Diagnostic Accuracy Of The Clinical Examination For Labral Tears Of The Shoulder
MIchener LA, Walsworth MK, Murphy K, Bimson W, Mielcarek BJ, Doukas W

Purpose:  The purpose of this study was to examine the diagnostic accuracy of the commonly used clinical tests for labral tears.

Subjects:  Patients (n-55) ages 18-83 (mean=41) with unresolving shoulder pain of 2 months to 20 years duration (mean=33 months) were included.

Methods:  Patients were examined using four tests: 1.  subjective complaint of clicking, popping, or catching (CLICK), 2. active compression (AC), 3. anterior slide (AS) and 4. crank.  Surgical findings were used as the gold standard for diagnosis of labral tear.

Results: The combination of a subjective click and all three positive tests yielded a specificity of 100% and sensitivity of 16% and a positive likelihood ratio of 6.5 (.25-65.00=95% CI).  The presence of a click or any single positive test yielded a sensitivity of 93% and specificity of 0% and a negative likelihood ratio of 2.80 (.10-.34.0=95%CI).  Single tests demonstrated sensitivity and specificity, respectively, as follows: crank (55%, 55%), AC (59%, 36%), AS 57%, 64%) and CLICK (52%, 64%).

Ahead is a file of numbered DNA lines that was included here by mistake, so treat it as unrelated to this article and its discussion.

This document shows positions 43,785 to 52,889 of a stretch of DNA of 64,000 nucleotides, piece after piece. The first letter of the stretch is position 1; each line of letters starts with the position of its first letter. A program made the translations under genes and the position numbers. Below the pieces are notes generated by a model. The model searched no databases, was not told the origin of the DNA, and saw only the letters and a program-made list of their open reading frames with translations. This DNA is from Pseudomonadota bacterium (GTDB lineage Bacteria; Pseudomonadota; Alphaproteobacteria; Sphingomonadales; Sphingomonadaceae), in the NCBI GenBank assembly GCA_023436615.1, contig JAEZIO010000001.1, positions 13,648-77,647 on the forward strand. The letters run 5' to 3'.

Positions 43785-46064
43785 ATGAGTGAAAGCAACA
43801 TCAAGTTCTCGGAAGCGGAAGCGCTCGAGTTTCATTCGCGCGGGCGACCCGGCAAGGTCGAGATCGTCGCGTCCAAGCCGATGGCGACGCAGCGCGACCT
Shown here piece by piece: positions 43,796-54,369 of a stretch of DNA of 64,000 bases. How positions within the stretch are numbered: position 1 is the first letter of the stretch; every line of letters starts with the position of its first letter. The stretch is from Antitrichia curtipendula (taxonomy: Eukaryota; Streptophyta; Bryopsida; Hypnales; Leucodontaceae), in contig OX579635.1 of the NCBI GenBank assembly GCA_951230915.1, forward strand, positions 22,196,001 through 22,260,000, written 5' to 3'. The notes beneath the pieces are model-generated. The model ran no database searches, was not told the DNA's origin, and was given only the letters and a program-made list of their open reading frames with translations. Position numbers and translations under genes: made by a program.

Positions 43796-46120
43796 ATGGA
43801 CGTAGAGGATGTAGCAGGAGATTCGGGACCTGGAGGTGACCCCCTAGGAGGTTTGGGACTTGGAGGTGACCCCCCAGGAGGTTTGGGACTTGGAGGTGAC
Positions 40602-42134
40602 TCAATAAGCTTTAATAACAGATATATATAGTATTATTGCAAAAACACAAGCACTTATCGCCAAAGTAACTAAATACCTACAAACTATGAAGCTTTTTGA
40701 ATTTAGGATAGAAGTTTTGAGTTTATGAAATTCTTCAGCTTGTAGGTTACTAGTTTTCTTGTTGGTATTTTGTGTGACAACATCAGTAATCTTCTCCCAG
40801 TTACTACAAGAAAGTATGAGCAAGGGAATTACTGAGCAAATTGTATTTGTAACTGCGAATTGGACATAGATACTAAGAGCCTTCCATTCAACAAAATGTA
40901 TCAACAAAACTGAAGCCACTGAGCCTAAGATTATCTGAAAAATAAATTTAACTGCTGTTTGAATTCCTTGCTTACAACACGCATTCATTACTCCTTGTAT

Conclusions/Clinical Relevance:  The sensitivity and specificity results suggest that using a combination of clinical tests may be more useful than individual tests when considering a diagnosis of labral tear.  Negative findings on the combination of tests may help to rule out the diagnosis, while positive findings on the combination of tests may help to rule in the diagnosis.  However, despite high sensitivity and specificity values for the test combinations, these findings did not provide a significant shift in post-test probability due to the high prevalence of labral tears in the sample population.